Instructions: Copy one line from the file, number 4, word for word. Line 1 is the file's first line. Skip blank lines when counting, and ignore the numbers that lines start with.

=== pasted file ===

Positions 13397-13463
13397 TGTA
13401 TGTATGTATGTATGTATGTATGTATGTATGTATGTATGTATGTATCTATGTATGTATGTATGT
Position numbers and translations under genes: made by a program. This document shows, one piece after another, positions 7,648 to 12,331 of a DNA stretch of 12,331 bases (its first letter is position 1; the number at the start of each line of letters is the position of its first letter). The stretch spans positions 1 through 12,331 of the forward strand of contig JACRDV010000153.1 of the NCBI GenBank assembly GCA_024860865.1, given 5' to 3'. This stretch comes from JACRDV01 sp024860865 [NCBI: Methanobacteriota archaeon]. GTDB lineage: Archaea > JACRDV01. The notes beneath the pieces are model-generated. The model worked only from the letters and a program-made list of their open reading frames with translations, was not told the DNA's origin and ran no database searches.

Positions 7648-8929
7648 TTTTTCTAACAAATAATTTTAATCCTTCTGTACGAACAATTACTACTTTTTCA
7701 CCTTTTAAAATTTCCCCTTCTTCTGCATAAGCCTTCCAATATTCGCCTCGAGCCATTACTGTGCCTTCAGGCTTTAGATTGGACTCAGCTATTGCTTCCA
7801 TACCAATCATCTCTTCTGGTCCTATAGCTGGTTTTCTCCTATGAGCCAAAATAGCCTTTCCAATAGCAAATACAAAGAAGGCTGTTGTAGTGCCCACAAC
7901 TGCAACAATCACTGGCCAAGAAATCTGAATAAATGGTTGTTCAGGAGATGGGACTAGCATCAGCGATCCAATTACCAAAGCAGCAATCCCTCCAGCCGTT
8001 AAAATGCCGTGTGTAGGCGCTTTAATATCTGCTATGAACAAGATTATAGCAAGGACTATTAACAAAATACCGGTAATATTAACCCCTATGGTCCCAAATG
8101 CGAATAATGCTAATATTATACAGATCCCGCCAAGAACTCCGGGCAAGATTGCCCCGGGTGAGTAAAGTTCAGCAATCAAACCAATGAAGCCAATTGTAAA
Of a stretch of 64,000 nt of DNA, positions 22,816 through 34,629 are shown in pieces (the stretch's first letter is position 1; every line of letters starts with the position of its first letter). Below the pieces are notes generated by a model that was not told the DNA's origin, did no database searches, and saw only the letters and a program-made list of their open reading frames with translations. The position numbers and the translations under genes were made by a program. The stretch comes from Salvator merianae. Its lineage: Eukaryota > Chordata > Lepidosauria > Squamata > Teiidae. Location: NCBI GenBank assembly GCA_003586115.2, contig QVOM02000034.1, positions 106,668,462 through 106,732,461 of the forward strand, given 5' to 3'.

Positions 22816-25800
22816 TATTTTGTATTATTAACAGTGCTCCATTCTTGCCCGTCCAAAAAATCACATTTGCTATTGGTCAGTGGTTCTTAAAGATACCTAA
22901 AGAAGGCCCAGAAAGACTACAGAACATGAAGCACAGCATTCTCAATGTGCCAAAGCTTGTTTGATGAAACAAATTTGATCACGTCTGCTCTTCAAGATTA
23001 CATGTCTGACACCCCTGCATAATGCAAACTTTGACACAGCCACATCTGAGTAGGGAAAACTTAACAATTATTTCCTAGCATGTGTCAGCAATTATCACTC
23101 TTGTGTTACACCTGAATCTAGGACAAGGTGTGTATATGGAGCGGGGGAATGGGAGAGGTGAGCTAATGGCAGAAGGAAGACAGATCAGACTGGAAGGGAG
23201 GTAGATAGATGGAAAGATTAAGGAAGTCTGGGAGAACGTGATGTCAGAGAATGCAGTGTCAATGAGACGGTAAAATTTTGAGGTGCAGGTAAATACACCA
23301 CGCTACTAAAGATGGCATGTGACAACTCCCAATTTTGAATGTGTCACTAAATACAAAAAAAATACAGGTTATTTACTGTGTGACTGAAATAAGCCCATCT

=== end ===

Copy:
Position numbers and translations under genes: made by a program. This document shows, one piece after another, positions 7,648 to 12,331 of a DNA stretch of 12,331 bases (its first letter is position 1; the number at the start of each line of letters is the position of its first letter). The stretch spans positions 1 through 12,331 of the forward strand of contig JACRDV010000153.1 of the NCBI GenBank assembly GCA_024860865.1, given 5' to 3'. This stretch comes from JACRDV01 sp024860865 [NCBI: Methanobacteriota archaeon]. GTDB lineage: Archaea > JACRDV01. The notes beneath the pieces are model-generated. The model worked only from the letters and a program-made list of their open reading frames with translations, was not told the DNA's origin and ran no database searches.